Many people who experience sexual assault from Ghana’s poorest communities cannot afford the $85 medical exam required to file a police report. Photo Credit: Brian Inganga/AP 

The Ghana Statistical Service (GSS) has revealed that two in every five women aged 15 to 49 have been victims of intimate partner violence.

According to the GSS, preliminary findings from the upcoming 2022 Ghana Demographic and Health Survey (GDHS) Report indicate that 41.6% women aged 15 to 49 years, who have ever had an intimate partner, have ever experienced at least one form of intimate partner violence (IPV) i.e., emotional, physical, or sexual violence.

The GSS adds in all, 35.2 percent had experienced emotional violence at least once, 22.7 percent had experienced physical violence at least once, and 11.2 percent had experienced sexual violence at least once.

On a regional basis, the GSS discloses more than half (53.4%) in the Savannah Region had experienced IPV, the highest recorded, followed by the Central (44.0%), Ahafo (44.0%), and Volta (43.6%) regions. The lowest rate of IPV was recorded in the Bono Region (26.3%).

Additionally, more than two in every five with primary education (44.1%) or no education (42.9%) had experienced IPV, almost twice that of women with more than secondary education (23.0%).

IPV experience the GSS says varies by employment status as well. Women employed for cash reported the highest frequency of IPV (39.5%), about 10 percentage points higher than women employed but not for cash (28.9%) or not employed at all (29.1%).

The most frequent form of sexual violence was being forced to have sexual intercourse (8.2%), for physical violence being slapped (11.6%) was most frequently experienced, and for emotional violence, it was being insulted or made to feel bad about herself (27.1%).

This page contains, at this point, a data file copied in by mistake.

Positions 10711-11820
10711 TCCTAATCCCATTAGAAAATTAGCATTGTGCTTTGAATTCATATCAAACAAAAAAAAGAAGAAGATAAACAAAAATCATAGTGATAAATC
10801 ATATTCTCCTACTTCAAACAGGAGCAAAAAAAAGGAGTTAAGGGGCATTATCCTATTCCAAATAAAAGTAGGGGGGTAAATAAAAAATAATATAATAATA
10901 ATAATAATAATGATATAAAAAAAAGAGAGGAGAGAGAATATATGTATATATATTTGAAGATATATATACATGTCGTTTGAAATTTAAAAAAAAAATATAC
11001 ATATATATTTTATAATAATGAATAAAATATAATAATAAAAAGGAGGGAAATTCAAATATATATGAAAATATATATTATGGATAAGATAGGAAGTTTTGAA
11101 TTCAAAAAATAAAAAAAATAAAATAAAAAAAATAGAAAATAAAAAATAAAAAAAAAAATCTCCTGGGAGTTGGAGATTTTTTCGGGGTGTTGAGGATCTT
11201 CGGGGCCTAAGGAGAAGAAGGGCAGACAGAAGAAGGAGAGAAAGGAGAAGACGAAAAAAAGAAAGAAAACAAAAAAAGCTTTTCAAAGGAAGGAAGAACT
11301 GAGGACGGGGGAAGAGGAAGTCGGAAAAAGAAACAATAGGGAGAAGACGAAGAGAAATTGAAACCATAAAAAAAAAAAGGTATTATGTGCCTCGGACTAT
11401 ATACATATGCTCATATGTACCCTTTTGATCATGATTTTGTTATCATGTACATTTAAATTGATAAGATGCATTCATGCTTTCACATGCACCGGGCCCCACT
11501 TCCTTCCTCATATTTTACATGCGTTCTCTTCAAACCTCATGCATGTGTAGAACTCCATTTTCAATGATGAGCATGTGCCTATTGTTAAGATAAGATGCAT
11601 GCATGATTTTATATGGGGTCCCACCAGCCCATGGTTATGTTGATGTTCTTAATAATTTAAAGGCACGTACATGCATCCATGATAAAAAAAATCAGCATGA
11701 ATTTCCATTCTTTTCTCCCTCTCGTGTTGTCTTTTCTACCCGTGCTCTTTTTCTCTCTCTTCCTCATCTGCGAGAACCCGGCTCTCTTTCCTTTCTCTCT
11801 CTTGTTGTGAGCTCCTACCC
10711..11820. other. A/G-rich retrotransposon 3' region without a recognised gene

Overall, one in every three (33.2%) women aged 15 to 49 years in Ghana have
experienced physical violence since age 15 years. Further, one in every ten (12.2%)
women in this age group reported experiencing physical violence often or sometimes in the 12 months preceding the survey, and 6.8 percent experienced physical violence while pregnant. Central Region (44.6%) had the highest percentage of women who had experienced physical violence since age 15 followed by the Savannah (42.9%) and Volta (40.2%) regions. The lowest rates of physical violence were recorded in Upper West (23.7%) and North East (23.7%) regions.

About three in every five (63.2%) women who have experienced physical violence, reported the violence was committed by current (33.2%) or former (29.9%) husbands or intimate partners, the leading perpetrators of violence against women. Fathers (11.9%), mothers (11.9%), and siblings (10.4%) were the next highest categories of persons committing physical violence. Women also reported physical violence from non-relatives including teachers (4.9%), schoolmates (4.6%), employers or work colleagues (1.0%), and other persons (6.1%).

The findings further indicate that 14.1 percent of women aged 15 to 49 years have
experienced sexual violence. One in five women in the Volta (22.3%), Central (19.6%) and Savannah (19.6%) regions reported ever experiencing sexual violence, the highest recorded.

Progress toward eliminating violence against women has been slow in the past decade. Between 2008 and 2022, experience of physical violence since age 15 declined from 36.6 to 33.2 percent, experience of sexual violence declined from 18.8 to 14.4 percent, and physical violence against pregnant women increased from 5.2 percent to 6.8 percent.

The release finidings is in line with the International Day for the Elimination of Violence against Women commemorated annually on 25th November. The day is for awareness and advocacy on the prevention and elimination of violence against women and girls around the world.

Source: Ghana/ Kojo